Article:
Exploring Structural Factors for Civilian Control over the Military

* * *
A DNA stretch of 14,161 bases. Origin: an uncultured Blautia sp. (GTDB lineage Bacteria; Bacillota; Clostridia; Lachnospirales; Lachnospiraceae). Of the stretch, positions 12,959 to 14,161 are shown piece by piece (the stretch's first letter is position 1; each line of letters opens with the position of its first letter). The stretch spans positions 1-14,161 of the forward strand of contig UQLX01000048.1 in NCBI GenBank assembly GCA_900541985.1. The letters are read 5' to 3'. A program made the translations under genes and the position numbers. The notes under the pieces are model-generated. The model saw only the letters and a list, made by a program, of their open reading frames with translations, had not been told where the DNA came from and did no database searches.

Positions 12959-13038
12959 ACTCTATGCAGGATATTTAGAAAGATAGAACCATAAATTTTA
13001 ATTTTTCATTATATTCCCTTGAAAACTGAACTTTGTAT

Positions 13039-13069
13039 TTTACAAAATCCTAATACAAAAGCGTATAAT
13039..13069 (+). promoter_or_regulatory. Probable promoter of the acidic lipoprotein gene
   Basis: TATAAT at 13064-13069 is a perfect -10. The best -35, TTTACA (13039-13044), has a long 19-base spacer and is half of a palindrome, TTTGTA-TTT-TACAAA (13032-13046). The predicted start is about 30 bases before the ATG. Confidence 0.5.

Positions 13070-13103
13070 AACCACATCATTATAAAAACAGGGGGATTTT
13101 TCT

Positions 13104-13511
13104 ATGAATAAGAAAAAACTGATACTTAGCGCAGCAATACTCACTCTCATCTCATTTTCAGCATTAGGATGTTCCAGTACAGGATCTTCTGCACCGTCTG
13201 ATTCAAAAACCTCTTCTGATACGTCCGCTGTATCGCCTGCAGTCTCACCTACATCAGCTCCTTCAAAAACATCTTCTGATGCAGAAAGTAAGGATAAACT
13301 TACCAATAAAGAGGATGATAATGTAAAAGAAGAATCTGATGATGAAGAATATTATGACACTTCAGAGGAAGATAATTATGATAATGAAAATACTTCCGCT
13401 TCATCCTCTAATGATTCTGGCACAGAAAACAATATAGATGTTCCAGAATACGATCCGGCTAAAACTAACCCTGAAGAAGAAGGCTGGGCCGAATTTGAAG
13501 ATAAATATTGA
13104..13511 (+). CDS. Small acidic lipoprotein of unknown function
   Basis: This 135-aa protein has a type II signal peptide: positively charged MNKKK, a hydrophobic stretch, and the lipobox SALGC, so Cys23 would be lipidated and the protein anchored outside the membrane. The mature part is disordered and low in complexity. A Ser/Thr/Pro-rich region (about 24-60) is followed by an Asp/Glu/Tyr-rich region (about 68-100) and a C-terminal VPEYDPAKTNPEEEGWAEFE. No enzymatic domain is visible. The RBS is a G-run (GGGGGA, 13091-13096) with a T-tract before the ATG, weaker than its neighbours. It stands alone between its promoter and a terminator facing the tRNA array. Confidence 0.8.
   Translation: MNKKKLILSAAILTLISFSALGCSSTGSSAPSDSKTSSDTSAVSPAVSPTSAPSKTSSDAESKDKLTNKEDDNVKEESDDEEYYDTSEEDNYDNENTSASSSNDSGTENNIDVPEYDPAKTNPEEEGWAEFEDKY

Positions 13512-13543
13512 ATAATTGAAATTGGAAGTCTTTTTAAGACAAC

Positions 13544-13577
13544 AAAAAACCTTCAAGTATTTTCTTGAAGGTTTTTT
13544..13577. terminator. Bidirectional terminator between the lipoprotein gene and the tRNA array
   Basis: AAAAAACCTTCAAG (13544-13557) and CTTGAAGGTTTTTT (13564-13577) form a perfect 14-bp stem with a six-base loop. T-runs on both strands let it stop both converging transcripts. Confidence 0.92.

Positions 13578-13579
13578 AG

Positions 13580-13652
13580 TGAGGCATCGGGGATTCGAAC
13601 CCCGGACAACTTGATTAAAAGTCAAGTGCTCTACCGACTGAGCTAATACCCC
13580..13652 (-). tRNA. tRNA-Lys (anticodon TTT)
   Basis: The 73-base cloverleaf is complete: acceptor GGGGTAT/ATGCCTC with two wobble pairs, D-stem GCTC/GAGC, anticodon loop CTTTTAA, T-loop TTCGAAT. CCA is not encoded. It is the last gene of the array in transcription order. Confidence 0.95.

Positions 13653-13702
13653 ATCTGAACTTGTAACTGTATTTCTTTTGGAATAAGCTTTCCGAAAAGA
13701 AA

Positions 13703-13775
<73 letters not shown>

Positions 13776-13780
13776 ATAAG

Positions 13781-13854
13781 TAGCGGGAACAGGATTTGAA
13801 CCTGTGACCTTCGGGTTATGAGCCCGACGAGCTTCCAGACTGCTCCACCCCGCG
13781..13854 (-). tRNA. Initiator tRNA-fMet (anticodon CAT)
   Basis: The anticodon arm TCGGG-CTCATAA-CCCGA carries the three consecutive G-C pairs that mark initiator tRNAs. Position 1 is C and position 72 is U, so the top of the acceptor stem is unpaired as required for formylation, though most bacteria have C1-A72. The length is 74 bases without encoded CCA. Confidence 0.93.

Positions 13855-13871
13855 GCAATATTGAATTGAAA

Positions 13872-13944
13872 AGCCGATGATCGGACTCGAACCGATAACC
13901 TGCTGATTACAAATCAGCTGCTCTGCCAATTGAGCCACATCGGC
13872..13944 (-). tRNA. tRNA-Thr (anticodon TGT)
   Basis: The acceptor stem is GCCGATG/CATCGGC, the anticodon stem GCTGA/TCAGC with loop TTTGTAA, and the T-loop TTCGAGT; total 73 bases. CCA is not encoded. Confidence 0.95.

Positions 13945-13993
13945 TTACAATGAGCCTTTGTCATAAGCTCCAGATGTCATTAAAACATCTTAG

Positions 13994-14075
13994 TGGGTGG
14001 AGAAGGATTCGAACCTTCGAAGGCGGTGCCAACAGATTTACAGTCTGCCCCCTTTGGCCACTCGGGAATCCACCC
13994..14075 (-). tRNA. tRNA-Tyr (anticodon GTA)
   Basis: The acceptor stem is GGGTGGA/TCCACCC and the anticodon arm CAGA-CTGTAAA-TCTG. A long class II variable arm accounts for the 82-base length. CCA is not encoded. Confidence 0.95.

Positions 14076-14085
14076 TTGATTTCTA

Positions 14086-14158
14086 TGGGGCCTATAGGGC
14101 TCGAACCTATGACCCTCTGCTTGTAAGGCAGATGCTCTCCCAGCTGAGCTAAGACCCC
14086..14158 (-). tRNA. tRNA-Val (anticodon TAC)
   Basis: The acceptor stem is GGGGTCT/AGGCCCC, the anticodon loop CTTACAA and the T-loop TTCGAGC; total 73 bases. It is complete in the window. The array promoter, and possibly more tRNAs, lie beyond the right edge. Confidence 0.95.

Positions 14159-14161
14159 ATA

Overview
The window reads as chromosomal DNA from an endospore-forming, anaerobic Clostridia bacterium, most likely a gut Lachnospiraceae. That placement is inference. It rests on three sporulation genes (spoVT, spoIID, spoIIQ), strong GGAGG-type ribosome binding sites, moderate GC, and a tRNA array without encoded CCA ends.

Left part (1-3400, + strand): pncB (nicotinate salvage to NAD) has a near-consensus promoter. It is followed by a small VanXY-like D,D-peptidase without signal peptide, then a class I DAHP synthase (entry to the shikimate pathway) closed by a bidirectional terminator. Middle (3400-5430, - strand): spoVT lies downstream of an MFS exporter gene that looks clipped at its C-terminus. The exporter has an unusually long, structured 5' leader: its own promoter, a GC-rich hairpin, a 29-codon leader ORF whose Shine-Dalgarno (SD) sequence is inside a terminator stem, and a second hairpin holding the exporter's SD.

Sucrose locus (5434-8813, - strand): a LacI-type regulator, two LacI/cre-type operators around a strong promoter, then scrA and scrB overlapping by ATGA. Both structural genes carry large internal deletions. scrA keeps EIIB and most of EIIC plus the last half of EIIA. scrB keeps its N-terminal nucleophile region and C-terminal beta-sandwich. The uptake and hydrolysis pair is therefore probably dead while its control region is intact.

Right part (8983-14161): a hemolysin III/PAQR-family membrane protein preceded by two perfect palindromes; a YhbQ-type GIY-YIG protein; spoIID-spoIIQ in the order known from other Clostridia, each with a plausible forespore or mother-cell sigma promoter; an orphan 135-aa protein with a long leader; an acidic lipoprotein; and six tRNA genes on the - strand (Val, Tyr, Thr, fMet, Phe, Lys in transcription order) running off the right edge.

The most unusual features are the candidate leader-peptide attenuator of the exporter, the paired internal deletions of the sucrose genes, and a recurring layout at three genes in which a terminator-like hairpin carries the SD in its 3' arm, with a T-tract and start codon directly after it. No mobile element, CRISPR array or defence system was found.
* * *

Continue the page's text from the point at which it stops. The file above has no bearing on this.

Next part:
Many scholars have been arguing with possible driving factors for civilian control over the military for decades, however there has been no consensus as to concrete factors. So far, only empirical analysis has been dominant in this field of study, and no study has ever tested their validity from a global perspective through statistics. In this paper, the four external factors which would influence on the level of civilian control over the military from the literature review of civil-military relations are identified, namely; professionalism of the military, external/internal threat, the social modernization and military entrepreneurship. Ordered logit regression analysis has been carried out by 4325 samples consisting of 135 countries between 1950-1990. The data revealed that the hypotheses of professionalism of military and military entrepreneurship are strongly approved by the statistical analysis, while the hypothesis of social modernization was only weakly supported with less statistical significance. The hypothesis of external/internal threat was rejected because external threat is found to be a negative factor for the level of civilian control over the military while the hypothesis assumes that it is a positive factor. Also, the analysis on each region, Latin America, Africa, the Middle East and Asia-Pacific shows that some variables get opposite effects from what the hypotheses expect or lose statistical significance. This result implies the limitation of generalization of the hypotheses.
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